Relatives of Srinivas Kuchibholta attend his funeral. Photo by Mahesh Kumar A/AP.

Immigrants who commit deadly crimes don't represent the vast majority who just want to live their lives and raise their families in peace and security, and not be hassled — or worse — for it.

It's perfectly reasonable to argue for stronger enforcement of immigration laws — in a humane, fact-based manner.

It's not OK to implicitly label all undocumented immigrants "killers" and "thugs."

If President Trump truly wants to make America great, he can start by acknowledging that whether or not we were born here or came here with the right paperwork in order, we're all human. And we all deserve to feel safe.

That first car is a rite of passage into adulthood. Specifically, the hard-earned lesson of expectations versus reality. Though some of us are blessed with Teslas at 17, most teenagers receive a car that’s been … let’s say previously loved. And that’s probably a good thing, considering nearly half of first-year drivers end up in wrecks. Might as well get the dings on the lemon, right?

Of course, wrecks aside, buying a used car might end up costing more in the long run after needing repairs, breaking down and just a general slew of unexpected surprises. But hey, at least we can all look back and laugh.

My first car, for example, was a hand-me-down Toyota of some sort from my mother. I don’t recall the specific model, but I definitely remember getting into a fender bender within the first week of having it. She had forgotten to get the brakes fixed … isn’t that a fun story?

Jimmy Fallon recently asked his “Tonight Show” audience on Twitter to share their own worst car experiences. Some of them make my brake fiasco look like cakewalk (or cakedrive, in this case). Either way, these responses might make us all feel a little less alone. Or at the very least, give us a chuckle.

Here are 22 responses with the most horsepower:

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Bird-watching is in focus on a new National Geographic show.

You may remember the name Christian Cooper, but if you don't, this will jog your memory. In summer 2020, Cooper made the national news when a white woman, Amy Cooper (no relation), called the police, falsely accusing him of threatening her. Christian Cooper was out in the early morning at Central Park doing what he does often: bird-watching. It's a longtime hobby that, thanks to that unfortunate exposure, he's now taking to the next level and sharing with the world. Cooper recently finished filming six episodes of "Extraordinary Birder" for National Geographic.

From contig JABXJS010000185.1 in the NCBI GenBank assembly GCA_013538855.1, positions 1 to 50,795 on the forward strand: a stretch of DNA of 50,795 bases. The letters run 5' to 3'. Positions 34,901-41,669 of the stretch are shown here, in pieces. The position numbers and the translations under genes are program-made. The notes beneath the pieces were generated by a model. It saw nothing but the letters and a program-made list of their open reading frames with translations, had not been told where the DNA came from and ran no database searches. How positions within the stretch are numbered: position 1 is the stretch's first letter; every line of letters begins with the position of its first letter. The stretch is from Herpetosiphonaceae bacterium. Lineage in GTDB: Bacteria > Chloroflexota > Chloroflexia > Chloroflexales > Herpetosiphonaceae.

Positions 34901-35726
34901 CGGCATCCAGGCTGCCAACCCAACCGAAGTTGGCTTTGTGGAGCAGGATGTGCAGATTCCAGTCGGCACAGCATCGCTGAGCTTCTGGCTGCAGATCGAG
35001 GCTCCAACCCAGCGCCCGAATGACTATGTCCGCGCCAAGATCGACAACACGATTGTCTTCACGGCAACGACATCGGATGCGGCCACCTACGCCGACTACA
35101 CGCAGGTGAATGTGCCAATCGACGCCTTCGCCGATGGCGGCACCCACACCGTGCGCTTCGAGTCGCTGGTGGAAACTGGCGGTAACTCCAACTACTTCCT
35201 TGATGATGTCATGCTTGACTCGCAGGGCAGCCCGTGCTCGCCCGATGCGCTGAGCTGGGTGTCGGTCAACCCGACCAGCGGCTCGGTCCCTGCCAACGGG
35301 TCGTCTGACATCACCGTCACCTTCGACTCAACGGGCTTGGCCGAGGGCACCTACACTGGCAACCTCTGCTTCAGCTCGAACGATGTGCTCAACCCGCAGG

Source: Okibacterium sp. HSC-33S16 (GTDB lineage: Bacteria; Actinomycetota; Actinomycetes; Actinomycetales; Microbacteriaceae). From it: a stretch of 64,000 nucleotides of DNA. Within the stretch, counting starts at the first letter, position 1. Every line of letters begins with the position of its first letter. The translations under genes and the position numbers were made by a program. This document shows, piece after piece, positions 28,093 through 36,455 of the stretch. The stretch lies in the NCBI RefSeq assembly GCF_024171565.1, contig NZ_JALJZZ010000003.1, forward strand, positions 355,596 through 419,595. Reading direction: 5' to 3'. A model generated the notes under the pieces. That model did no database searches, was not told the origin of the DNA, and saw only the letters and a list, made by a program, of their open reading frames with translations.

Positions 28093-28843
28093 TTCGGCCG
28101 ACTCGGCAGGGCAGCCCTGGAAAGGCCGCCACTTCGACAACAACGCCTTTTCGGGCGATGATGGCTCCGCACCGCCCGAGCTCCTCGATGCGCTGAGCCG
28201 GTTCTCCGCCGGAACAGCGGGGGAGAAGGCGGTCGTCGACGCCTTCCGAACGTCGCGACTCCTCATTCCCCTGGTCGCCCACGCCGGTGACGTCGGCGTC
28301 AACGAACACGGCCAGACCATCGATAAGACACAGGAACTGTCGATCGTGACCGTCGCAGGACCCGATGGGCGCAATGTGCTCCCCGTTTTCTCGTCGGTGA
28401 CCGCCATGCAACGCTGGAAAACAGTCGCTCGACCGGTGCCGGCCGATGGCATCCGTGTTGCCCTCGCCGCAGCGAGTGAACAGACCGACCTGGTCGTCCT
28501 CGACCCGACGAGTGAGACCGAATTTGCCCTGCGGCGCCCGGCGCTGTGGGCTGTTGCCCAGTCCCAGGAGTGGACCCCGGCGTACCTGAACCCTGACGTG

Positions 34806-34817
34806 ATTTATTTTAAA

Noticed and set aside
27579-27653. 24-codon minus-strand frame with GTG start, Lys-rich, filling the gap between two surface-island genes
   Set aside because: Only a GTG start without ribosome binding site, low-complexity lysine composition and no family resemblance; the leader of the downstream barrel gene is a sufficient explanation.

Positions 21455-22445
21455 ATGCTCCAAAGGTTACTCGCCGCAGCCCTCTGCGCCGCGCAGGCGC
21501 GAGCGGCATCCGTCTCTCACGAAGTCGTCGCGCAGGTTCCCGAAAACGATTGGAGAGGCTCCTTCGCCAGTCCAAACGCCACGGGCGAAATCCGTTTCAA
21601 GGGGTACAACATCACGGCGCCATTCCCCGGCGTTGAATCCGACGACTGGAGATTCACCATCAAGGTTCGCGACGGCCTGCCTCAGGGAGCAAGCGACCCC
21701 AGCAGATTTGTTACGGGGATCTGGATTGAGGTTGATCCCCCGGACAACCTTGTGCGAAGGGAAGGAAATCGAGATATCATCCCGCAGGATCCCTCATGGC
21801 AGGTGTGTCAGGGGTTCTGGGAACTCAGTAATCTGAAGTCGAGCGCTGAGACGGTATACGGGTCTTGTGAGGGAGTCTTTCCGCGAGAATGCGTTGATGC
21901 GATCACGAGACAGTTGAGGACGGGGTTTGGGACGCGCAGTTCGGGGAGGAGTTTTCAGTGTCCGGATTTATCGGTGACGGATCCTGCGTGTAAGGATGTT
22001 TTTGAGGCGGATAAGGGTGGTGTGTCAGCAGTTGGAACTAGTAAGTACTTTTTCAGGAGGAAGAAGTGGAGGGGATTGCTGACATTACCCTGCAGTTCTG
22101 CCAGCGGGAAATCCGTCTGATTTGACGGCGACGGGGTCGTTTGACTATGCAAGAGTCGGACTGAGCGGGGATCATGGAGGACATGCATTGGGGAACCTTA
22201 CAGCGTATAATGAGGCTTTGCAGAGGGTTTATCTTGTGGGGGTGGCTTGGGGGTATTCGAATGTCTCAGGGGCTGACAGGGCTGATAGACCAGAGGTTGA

"Whether braving stormy seas in Alaska for puffins, trekking into rainforests in Puerto Rico for parrots, or scaling a bridge in Manhattan for a peregrine falcon, he does whatever it takes to learn about these extraordinary feathered creatures and show us the remarkable world in the sky above," National Geographic wrote in a press release announcing its new slate of personality-driven exploration and adventure themed storytelling.

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TikTok about '80s childhood is a total Gen X flashback.

As a Gen X parent, it's weird to try to describe my childhood to my kids. We're the generation that didn't grow up with the internet or cell phones, yet are raising kids who have never known a world without them. That difference alone is enough to make our 1980s childhoods feel like a completely different planet, but there are other differences too that often get overlooked.

How do you explain the transition from the brown and orange aesthetic of the '70s to the dusty rose and forest green carpeting of the '80s if you didn't experience it? When I tell my kids there were smoking sections in restaurants and airplanes and ashtrays everywhere, they look horrified (and rightfully so—what were we thinking?!). The fact that we went places with our friends with no quick way to get ahold of our parents? Unbelievable.

One day I described the process of listening to the radio, waiting for my favorite song to come on so I could record it on my tape recorder, and how mad I would get when the deejay talked through the intro of the song until the lyrics started. My Spotify-spoiled kids didn't even understand half of the words I said.

And '80s hair? With the feathered bangs and the terrible perms and the crunchy hair spray? What, why and how?